Productivity & Social Media

Another stupid study about wasted work time and spilling company secrets from the Telegraph:

More than half of office workers use sites like Twitter and Facebook for personal use during the working day, and admit wasting an average of 40 minutes a week each.

One in three of the 1,460 office workers surveyed also said they had seen sensitive company information posted on social networking sites, leading to fears about how workers use the internet.

Philip Wicks, consultant at Morse, the IT services and technology company who commissioned the survey, said the true cost to the economy could be substantially higher than the :£1.38bn estimate.

Oh bah. Twitter and Facebook are social. Like the coffee station at work is social. Like the water cooler is social. Like the printer is social. They are gathering places for where people already talk. And everyone talks at work.

The concern with social media isn’t the time, it’s the ability to spread a message. Where office conversations can be like the game Telephone–one message to one person, one by one, and by the end, it’s distorted–social media can multiply a message exponentially. I tell my 10,000 “friends” on Twitter and they tell thousands more of their friends.

Even with this, though, there is a feedback loop. Often, when a message is spread via Social Media, a link goes with the “gossip”. A person who lies, distorts and spreads disinformation can achieve social pariah status pretty quickly. [Exception: Andrew Sullivan] Not so, in an office. The office gossip can be annoying, but most people deal with him or her because the information can be useful and powerful. And even still, these dynamics play out online and offline.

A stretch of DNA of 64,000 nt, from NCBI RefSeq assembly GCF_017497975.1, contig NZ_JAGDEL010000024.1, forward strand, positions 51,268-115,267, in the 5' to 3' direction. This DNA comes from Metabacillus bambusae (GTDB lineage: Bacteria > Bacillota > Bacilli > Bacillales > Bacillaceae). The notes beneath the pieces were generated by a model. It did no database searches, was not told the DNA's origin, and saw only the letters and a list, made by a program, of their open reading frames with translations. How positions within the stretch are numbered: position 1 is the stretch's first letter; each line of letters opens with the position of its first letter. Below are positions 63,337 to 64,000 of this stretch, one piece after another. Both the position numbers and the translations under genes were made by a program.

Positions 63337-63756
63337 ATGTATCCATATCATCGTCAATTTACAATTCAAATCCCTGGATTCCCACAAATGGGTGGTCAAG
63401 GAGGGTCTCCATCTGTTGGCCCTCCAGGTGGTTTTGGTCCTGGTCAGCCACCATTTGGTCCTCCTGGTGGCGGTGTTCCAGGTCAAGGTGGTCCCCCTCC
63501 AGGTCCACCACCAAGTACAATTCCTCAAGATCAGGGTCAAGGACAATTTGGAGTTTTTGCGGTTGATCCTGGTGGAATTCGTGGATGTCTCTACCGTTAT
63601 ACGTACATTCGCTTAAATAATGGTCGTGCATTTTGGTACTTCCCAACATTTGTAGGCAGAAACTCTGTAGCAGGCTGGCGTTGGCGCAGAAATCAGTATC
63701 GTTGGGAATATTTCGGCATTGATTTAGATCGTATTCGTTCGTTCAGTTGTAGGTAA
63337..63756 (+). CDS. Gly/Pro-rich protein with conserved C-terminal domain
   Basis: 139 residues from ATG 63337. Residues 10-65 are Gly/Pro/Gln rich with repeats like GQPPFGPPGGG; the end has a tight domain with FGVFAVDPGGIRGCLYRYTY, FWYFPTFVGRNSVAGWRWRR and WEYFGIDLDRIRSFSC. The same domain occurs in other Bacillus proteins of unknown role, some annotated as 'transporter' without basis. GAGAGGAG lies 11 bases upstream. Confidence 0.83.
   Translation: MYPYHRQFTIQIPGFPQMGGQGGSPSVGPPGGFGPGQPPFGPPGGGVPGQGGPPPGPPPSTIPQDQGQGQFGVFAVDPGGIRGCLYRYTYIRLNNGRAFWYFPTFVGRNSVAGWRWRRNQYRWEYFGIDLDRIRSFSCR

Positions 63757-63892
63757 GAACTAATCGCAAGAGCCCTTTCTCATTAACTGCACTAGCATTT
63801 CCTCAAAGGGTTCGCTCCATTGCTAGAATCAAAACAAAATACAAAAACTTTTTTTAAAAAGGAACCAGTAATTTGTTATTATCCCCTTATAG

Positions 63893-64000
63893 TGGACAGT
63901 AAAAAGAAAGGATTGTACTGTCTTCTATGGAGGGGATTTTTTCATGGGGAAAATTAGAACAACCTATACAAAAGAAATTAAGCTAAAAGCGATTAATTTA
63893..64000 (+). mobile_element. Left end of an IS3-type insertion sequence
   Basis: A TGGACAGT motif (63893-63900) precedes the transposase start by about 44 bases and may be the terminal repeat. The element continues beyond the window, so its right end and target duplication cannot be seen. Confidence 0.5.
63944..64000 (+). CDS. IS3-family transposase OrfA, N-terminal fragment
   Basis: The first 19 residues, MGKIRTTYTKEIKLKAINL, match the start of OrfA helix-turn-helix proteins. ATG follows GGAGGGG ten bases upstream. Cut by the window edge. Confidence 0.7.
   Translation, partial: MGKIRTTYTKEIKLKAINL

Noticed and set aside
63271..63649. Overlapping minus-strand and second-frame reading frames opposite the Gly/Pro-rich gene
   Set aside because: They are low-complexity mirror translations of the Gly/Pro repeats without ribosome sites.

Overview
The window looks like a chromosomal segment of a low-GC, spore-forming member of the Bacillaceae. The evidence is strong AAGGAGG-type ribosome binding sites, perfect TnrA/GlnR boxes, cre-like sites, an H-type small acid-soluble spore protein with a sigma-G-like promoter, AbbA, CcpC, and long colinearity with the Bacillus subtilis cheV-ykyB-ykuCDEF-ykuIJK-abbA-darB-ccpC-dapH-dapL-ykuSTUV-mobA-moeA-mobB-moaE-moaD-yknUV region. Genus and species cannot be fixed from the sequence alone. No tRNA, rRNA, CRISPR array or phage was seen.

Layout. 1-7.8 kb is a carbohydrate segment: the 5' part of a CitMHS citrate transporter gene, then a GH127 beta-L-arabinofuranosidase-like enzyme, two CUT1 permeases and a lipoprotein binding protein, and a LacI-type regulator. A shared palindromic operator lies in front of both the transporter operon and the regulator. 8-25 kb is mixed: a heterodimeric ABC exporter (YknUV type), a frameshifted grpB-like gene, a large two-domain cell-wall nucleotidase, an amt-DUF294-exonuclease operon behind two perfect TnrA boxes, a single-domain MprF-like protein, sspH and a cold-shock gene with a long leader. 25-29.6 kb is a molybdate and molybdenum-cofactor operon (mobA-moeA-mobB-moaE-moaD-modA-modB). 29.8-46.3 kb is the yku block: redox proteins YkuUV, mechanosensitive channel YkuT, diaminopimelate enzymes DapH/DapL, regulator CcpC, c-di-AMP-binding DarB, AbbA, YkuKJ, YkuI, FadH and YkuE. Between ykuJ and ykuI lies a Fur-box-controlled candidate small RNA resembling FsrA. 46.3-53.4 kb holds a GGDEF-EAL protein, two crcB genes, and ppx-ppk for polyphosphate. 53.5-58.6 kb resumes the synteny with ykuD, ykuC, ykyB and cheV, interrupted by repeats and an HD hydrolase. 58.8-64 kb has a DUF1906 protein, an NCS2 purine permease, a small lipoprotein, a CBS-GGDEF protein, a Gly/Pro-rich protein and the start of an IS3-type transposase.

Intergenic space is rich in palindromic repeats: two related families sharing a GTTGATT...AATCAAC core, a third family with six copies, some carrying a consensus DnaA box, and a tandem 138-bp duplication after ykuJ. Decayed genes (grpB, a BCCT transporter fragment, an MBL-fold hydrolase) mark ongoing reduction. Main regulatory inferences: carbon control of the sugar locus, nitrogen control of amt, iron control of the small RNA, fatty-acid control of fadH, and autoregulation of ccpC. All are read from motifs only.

People are people. Work gets mental interruptions almost all of the time. That people take a few minutes for Twitter or Facebook is just another version of the same. Listen, the day that social media loving workers take as much time as those who take smoking breaks, there can be a conversation. In the meantime, bashing social media is just the latest way for bosses to obsess about their worker production.

P.S. There’s a recession. Most people are working very hard to keep their job. The bigger concern these days, I’m guessing, is burnout, not lost productivity. If anything, there isn’t enough play and too much work at work.

H/T TechCrunch

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